We circled idly, swayed around the campfire. I had one hand around Don’s waist, up under his jacket, and the other on Arlene’s shoulder. Sparks flew up from the wet wood. The paper cups we’d tossed were burning, turning blue in the flame. I looked around. Flames lit the faces. Eyes met across the circle. I smiled into faces opened up by liquor and cool air and fire and long, complex, unspoken knowledge of one another.
Oct. 13, 1983 | Read full article
When I put in my first gardens I was young and green enough myself to believe I could be a creator of dominion everywhere I poked my hoe.
Mr. Downe brought me a bundle of first cuttings from his asparagus bed. When I thanked him for the thin, crisp spears, he replied, “Well, I guess you’ll be lonesome now.” He got out his 1911 edition of the Encyclopedia Britannica, handing me Volume 13, HAR-HUR, to “read up on horticulture.” This edition’s article on gardening, if one allows for some recent improvements in home gardening, remains one of the most thorough how-tos in the English language.
March 8, 1984 | Read full article
In my day (I am getting close to forty-five), girls were schooled to catch a man. When he was caught, he was congratulated. “Never,” etiquette manuals warned, “congratulate the bride.”
Marxists and conservatives, both the far left and far right, criticize the Rogers and Marys, the Davids and Hannahs. The Marxist analyzes this class as ruthless and degenerate offspring of capitalist robber barons, hypnotized by consumer goods, reveling in their class privileges, cynically indifferent toward the underclass and Third World. Conservatives see these Rogers and Marys as narcissists. They diagnose this generation of the single, affluent, technologically elite as spoiled by Dr. Spock.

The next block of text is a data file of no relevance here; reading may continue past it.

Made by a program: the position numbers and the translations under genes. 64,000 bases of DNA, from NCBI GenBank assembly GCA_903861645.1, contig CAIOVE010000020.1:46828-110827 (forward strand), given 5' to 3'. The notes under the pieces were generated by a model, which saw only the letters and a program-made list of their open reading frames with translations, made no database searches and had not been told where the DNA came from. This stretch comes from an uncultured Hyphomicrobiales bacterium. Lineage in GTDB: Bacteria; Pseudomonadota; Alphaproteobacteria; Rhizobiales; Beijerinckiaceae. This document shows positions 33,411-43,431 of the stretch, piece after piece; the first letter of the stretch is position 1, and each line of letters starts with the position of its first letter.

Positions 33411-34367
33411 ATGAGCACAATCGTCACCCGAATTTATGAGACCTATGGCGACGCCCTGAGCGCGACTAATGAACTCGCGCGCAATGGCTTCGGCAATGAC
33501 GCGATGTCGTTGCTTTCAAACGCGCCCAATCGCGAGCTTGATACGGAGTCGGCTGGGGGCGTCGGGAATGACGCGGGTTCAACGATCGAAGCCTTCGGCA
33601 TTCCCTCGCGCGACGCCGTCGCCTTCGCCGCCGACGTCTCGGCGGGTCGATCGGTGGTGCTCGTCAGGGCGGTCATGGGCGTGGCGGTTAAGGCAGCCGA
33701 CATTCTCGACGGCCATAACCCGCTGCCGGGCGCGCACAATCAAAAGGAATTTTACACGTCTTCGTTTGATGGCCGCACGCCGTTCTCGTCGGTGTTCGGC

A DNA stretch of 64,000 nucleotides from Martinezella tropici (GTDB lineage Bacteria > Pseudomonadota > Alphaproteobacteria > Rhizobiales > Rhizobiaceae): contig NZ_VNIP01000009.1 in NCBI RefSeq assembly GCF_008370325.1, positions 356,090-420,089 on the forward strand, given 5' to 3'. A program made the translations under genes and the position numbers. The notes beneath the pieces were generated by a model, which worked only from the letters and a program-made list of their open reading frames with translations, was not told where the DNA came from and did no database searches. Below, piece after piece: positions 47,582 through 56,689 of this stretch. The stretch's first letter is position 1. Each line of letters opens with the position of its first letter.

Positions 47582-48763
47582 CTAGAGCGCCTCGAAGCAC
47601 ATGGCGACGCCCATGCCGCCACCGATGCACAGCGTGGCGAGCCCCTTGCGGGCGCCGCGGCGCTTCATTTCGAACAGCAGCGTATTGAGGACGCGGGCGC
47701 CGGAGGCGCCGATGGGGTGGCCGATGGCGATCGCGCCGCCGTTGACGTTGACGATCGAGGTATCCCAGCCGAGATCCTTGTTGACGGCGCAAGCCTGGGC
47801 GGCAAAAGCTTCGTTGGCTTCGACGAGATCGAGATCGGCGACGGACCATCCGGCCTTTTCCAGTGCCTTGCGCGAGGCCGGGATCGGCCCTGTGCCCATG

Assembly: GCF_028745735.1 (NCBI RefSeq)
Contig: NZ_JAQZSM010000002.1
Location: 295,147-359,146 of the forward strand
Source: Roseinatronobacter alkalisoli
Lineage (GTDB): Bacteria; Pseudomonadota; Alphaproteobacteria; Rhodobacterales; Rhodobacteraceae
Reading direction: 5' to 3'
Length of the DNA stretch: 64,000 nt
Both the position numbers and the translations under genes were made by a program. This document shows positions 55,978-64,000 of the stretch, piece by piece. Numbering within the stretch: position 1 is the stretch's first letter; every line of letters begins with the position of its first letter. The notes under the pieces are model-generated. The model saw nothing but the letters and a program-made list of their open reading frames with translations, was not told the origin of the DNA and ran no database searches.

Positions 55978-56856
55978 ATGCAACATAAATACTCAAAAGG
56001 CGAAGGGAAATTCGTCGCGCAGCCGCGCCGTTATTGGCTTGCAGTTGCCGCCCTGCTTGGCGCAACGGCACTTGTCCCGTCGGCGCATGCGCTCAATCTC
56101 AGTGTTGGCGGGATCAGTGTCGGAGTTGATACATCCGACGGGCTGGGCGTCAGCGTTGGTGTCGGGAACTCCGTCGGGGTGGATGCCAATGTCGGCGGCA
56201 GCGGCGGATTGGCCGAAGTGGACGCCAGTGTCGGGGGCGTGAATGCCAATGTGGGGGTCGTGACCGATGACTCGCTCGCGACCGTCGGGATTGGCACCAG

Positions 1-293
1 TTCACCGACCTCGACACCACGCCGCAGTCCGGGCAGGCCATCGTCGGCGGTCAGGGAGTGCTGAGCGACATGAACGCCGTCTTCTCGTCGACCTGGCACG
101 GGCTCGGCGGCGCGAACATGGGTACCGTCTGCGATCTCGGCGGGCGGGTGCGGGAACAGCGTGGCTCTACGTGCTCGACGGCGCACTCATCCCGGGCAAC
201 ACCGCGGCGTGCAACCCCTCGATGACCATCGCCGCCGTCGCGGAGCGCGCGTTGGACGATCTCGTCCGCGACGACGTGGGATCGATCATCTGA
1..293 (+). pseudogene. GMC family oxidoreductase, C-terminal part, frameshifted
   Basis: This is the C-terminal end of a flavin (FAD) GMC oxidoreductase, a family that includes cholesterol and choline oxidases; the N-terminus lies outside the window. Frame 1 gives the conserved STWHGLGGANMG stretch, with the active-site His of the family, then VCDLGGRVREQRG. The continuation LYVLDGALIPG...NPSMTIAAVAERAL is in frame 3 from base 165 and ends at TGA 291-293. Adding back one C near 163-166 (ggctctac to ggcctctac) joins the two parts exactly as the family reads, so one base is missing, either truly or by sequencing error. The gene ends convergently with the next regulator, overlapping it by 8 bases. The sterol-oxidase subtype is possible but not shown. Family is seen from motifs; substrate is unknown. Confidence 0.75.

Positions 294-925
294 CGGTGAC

April 5, 1984 | Read full article
Perhaps by keeping me, Grammy was trying, in part, to make amends to my mother for leaving her behind.
Her biceps are the size of a man’s; she is incredibly strong. I watch as she sticks, dresses out, and butchers a series of struggling, squealing behemoth hogs. A hog, I learn, is a pig that weighs more than 120 pounds, and Grammy estimates that three hogs weigh half a ton. Both of them straining, she and one of the hired men will hoist a carcass onto an ancient tree limb reinforced with two-by-fours.
June 20, 1985 | Read full article
Its population maybe 12,000 when college is in session, the town curls into a valley oval in shape, twenty-five miles long and twenty miles wide.
My parents moved every year or so. This is difficult for me to understand: my husband has not suffered “identity crisis.” He is indifferent to dislike. He casts for trout in streams into which his great-grandfather cast. In the eighth grade, he used a desk into whose wood his father had carved initials. Nights, under a lamp that was his grandfather’s, he ties deer hair and rooster neck feathers into Joe’s Hoppers and Royal Wulffs.
Nov. 5, 1987 | Read full article
To myself, I am as much mystery as is my mother, my absent father, my piano teacher. I believe they know more than they let on.
Under my bed, in a paper sack, I hide the pigtails. I pull out the sack, kneel on the stool by my dressing table mirror, and hold pigtails against my shorn head, clipped by Selma into a “poodle cut.” Blowing out candles on my twelfth birthday, I wish: “Let me go see Morrie.” I wish: “Let me be loved.” Sunday afternoon. Baking chicken aroma drifts through the living room, where on the Steinway I play.
Oct. 6, 1988 | Read full article